They sent me some reference images and guidelines, and after that I began with a series of silhouettes. Based on their choices and feedback, I then iterated several times on the head, arm/weapon, and the body (not all processes are shown here).
The assignment wrapped up with a series of orthos and some callouts.
Here are a few more early weapon designs for Shattered. I typically create quick silhouettes such as these and send them over to the team for them to choose one. Sometimes, they may want elements removed or added, or they might like to see an element from one design paired with another. Changes like this don’t take long; I try to give them as many options as I can without wasting time on too many choices or the unnecessary.
As always, here I’m trying to find a delicate balance between classic steampunk over-design and post-apocalyptic/scifi ultra-modernism. Non-functional or absurd bits on the weapons need to be kept to a minimum, but they also can’t look contemporary or futuristic. At the end of the day, though, the design still needs to feel cool. They have to stand out. So, if that means introducing interesting shapes or bending the rules a bit, so be it.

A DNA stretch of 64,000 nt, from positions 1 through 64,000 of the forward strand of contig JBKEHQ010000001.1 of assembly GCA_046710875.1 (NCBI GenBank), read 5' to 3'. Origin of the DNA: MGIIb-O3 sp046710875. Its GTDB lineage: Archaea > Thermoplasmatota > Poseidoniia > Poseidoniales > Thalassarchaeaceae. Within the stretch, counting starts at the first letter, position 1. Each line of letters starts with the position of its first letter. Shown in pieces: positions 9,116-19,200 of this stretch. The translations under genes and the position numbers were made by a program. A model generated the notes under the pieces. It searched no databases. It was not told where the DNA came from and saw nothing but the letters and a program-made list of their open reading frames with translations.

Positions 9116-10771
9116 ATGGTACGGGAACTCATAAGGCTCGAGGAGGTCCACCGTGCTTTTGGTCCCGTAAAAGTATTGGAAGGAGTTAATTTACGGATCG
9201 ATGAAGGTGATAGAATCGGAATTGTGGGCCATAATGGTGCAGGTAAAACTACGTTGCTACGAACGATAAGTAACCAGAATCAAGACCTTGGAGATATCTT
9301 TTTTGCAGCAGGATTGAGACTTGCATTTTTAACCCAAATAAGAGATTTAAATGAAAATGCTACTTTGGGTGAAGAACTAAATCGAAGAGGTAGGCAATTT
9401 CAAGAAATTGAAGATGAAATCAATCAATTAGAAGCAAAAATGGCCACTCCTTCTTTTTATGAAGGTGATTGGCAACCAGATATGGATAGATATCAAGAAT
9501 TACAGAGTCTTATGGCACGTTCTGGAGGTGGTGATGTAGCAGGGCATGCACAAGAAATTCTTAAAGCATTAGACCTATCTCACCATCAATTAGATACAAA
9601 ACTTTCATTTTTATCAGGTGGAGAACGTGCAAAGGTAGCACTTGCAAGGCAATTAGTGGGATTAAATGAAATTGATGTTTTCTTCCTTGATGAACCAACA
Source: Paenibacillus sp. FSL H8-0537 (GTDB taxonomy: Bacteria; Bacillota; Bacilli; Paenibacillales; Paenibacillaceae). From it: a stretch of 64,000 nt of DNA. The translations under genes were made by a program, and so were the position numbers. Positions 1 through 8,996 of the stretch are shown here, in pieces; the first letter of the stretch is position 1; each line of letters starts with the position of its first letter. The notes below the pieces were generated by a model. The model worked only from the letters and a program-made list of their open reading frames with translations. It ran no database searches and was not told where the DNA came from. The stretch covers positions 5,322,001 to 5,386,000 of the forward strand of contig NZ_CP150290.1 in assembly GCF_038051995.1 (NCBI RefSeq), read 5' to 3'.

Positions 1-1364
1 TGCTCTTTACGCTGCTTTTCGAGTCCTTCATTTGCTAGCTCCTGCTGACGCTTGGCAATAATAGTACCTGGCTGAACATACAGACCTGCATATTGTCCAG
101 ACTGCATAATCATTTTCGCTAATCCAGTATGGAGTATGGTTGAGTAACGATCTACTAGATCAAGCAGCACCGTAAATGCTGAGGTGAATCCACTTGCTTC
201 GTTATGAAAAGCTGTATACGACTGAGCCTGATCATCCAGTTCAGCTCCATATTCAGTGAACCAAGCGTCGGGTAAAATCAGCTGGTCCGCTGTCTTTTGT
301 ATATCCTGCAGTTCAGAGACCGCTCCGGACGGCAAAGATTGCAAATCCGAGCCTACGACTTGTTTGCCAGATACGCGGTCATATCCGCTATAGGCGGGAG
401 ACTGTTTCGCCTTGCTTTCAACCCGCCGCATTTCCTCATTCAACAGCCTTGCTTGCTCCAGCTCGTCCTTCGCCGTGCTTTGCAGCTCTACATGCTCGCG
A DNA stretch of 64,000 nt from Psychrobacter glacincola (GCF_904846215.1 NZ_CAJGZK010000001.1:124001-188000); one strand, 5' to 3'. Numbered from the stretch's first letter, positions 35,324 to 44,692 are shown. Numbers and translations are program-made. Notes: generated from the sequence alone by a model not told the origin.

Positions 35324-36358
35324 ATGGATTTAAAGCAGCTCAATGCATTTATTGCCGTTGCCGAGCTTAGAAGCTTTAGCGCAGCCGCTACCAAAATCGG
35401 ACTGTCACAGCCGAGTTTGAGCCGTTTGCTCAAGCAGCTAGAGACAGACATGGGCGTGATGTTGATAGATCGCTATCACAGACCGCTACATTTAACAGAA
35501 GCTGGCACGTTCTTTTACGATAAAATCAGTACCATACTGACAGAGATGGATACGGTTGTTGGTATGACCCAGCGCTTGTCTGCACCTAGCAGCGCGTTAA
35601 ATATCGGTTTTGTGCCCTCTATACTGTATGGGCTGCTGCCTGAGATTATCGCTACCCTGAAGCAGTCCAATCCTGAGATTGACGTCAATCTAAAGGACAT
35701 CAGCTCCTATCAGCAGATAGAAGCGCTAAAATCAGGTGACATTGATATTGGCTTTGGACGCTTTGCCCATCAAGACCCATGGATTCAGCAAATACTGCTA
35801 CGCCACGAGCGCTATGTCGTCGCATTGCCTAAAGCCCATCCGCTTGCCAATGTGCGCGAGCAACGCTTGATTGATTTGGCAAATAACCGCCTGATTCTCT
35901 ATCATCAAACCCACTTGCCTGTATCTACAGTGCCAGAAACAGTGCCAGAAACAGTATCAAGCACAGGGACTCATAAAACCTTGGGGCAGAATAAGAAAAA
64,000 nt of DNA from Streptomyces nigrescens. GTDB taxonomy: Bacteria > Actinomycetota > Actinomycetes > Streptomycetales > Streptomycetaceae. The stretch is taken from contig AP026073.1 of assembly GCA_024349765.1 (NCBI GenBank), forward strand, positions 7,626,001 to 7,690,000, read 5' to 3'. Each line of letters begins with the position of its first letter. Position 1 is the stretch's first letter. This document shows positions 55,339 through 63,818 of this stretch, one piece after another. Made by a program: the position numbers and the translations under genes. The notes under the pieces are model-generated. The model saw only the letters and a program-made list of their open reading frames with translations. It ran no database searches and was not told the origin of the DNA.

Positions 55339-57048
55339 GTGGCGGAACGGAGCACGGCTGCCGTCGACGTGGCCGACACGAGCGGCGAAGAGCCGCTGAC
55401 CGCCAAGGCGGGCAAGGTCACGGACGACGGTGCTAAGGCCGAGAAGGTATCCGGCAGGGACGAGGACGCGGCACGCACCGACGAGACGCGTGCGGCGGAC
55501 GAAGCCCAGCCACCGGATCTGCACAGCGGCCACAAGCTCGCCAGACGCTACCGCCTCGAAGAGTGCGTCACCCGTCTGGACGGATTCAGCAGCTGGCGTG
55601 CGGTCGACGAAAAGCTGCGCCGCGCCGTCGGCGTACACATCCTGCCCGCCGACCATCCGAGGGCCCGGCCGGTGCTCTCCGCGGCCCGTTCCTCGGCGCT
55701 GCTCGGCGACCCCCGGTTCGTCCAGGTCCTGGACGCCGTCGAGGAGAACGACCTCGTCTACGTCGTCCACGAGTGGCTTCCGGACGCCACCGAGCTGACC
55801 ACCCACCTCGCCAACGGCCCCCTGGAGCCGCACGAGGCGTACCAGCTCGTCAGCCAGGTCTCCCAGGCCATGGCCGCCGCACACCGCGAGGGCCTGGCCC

Update! So, I haven’t posted in a while. A lot of that has been due to being terribly busy, as well as dealing with a medical issue that has kept me from working as much as I’d like to. But hopefully the worst is behind me!
Since I’ve posted last, Shattered has been fortunate enough to be the first tabletop game featured on Creative Uncut (which typically posts art for videogames only), and Josh and I also landed an interview with CG Society. In addition to concept and graphic design, I am now assisting with the game’s art direction. We have some excellent artists working on some really cool new pieces that I will mention in upcoming posts.
Here’s a sneak peek of the 2nd round of my new weapon designs for Shattered. The designs I made before ended up being about half of the weapons in the game, so there’s many more to go. This time around, I’ll be sharing some of the initial sketches and process as I go along, instead of only showing the finished product. Stay tuned!